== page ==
Cait Munro explains how black and white photography became a complicated symbol of female empowerment. “This kind of vague hashtag activism also recalls the great black square debacle of a few months ago, in which a bunch of people posted black squares alongside #blacklivesmatter in supposed solidarity with the movement, only to drown out important information about nationwide protests by flooding feeds and relevant hashtags with, basically, nothing. The black square then became something of a symbol for performative wokeness, and now is mostly a punch line leveled against white people who do too much without really doing anything at all.” Refinery 29

Biological sex is a spectrum, too. Not new, but interesting. SciShow

Amelia Soth reveals the socially sanctioned love triangles of Romantic-Era Italy. JSTOR Daily

Carly Silver: this is how they wiped themselves in ancient Rome. JSTOR Daily

Kate Yoder considers the surprising reasons people ignore the facts about climate change. Grist

Matt Simon: mad scientists revive 100-million-year-old microbes. Wired

Veritasium explains how scientists found the missing matter (not dark matter) in the universe.

Jenny McGrath interviews Kate Greene about her four-month stay in a simulated Mars habitat and what she learned. Digital Trends

Jamie Carter explains how many people will be needed to colonize Mars. Forbes

Thank you for stopping by and I hope to took away something to inspire your next creative project.

As you might have surmised by now, my next chapter update will be a week late. It was unavoidable. You’ll find out why this weekend (I promise!).

Until then, be well and stay safe, be kind, and stay strong. The world needs your stories.

ThoughtyThursday2019

Thoughty Thursday: Things that made me go hmmmm on the interwebz, March 1-7, 2020

It’s time to get your mental corn popping. It’s also time to celebrate the coming weekend—happy Friday eve!

Brigit Katz: “David and Goliath” was once attributed to Giovanni Francesco Guerrieri, but it was actually painted by Artemisia Gentileschi. The Smithsonian Magazine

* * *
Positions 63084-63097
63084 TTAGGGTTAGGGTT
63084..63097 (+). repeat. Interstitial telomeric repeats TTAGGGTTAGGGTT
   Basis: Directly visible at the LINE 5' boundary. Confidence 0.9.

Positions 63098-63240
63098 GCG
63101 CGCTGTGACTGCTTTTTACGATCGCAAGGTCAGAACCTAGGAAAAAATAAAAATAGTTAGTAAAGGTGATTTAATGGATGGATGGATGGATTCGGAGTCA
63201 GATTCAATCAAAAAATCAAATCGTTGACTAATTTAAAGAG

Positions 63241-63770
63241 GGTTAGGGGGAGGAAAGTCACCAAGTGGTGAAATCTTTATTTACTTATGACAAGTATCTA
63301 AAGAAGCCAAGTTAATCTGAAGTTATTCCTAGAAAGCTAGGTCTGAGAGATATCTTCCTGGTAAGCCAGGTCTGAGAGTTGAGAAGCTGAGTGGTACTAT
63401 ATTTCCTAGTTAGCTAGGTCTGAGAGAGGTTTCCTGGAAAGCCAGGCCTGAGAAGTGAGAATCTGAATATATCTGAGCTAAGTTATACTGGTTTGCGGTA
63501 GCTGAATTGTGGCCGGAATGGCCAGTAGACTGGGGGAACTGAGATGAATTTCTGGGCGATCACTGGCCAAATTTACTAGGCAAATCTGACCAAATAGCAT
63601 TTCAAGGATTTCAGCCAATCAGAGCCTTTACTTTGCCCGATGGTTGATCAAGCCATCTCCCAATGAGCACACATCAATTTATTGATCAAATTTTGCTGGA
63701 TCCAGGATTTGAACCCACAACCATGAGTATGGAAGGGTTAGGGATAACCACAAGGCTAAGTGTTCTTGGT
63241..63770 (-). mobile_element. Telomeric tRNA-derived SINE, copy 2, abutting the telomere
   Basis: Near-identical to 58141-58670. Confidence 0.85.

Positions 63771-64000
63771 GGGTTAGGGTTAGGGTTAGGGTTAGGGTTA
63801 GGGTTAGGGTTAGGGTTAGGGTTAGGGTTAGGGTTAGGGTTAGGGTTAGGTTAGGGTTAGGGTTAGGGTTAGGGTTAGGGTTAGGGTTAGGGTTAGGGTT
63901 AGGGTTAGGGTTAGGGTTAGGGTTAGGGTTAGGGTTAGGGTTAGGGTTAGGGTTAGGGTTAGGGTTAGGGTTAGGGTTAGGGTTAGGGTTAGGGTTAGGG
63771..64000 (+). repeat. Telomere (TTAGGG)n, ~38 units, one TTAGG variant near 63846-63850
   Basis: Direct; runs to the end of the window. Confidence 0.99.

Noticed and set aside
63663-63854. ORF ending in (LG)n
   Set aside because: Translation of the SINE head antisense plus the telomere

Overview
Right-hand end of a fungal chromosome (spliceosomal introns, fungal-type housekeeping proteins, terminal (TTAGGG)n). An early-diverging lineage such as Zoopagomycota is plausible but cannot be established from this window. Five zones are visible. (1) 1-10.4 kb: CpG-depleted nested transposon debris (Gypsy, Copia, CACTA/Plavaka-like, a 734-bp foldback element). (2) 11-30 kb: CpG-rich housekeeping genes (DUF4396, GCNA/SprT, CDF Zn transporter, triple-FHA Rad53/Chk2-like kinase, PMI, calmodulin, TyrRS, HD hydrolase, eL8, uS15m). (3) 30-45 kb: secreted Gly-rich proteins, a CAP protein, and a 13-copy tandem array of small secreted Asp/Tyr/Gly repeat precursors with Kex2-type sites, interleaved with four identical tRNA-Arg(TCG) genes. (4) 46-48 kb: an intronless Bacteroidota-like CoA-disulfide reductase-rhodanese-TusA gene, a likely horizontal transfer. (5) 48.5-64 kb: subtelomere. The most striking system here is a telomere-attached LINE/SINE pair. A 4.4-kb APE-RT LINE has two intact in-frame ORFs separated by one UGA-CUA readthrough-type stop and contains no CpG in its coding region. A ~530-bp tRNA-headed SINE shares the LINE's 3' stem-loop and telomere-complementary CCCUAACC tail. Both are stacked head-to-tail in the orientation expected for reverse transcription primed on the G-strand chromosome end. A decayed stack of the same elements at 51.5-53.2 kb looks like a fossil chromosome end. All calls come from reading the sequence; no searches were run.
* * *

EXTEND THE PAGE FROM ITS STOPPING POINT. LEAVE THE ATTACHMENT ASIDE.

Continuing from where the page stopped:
Priyanka Borpujari uncovers India’s forgotten power broker, Begum Samru. National Geographic

Eddie Linehan tells the tales of defiant Irish women in honour of International Women’s Day. A wee bit rambly, but that’s a storyteller for you 😉

Ian Hanington introduces us to the woman who discovered global warming—in 1856! The David Suzuki Foundation

Valerie Stimac tells you the best places to see the northern lights. Forbes

Aaron Kesel: physicist says parallel universes definitely exist and we may soon explore them. The Mind Unleashed

Veritasium explores the concept of many worlds with Sean Carroll.

Tesla’s solar panels a turning salt water into drinking water for 35,000 Kenyans. Return to Now

Jennifer Nalewicki explains how to surf Alaska’s bore tide. I don’t surf (and probably never will) but this is cool. The Smithsonian Magazine

Andrew Nikiforuk is talking to the botanist who talks to trees. The Tyee

AAA State of Play offers a clickable list of birds and the sounds they make.

Nara Schoenberg: near Fulton, a rare bald eagle thruple (two dads and a mom) comes together to mate and parent. The Chicago Tribune

Maddie Stone: the Great Barrier Reef is heading for a mass die-off of epic proportions. Vice

Sarah Cox: to understand BC’s push for the Coastal GasLink pipeline, think fracking, LNG Canada, and the site C dam. The Narwhale

Genevieve Carlton introduces us to meganeura, a prehistoric dragonfly with a two-foot wingspan. Ranker

Twisted Sifter shares a video that shows all the wildlife that crossed the fallen log over this stream.

Coming around to visual art again, someone created a guide on how to recognize famous artists and it’s surprisingly accurate (and funny). deMilked

Thanks for stopping by. I hope you found something to inspire your next creative project.

Until next time, be Well, be kind, and stay strong. The world needs your stories.

ThoughtyThursday2019

Thoughty Thursday: Things that made me go hmmmm on the interwebz, Jan 26-Feb 1, 2020

It’s time to get your mental corn popping, that is, to get you thinking and to get those ideas and creative connections ping-ponging off the inside of your skull 🙂

Suzanne Yost says, because I’m an introvert, you won’t see the real me right away. I still remember when I got to know one of my boyfriend’s friends better, they said they thought I was a snob … but that I was really rather fun. Thanks? Introvert, Dear

Nikki Sanchez: decolonization is for everyone. TEDxSFU

Erin Blakemore presents seven mysterious sounds that science has yet to solve. Popular Science

Neel V. Patel shares the highest resolution picture of the sun ever taken. MIT Technology Review

Alex Pasternack: this amazing new planetarium show is like Google Earth for the universe. Fast Comapny

Andrew Daniels: we spent all day arguing about this triangle brain teaser. Can you solve it? Popular Mechanics

How a simple equation will change the way you see the world. Veritasium

The oldest pool of water on Earth is in Ontario. Curiocity

Judith Lavoie reports that a government investigation reveals BC timber sales violating old-growth logging rules. The Narwhale

Bryan Nelson: the world’s largest honeybee makes rare, hallucinogenic honey. Mother Nature Network

Appalachian Magazine introduces us to the witch bottle.

Delaney Strunk presents a mother’s letter, written moments before her death at Auschwitz. Insider

Thanks for dropping by, and I hope you found something to inspire your next creative project.

Until next time, be well, be kind, and stay strong. The world needs your stories.

ThoughtyThursday2019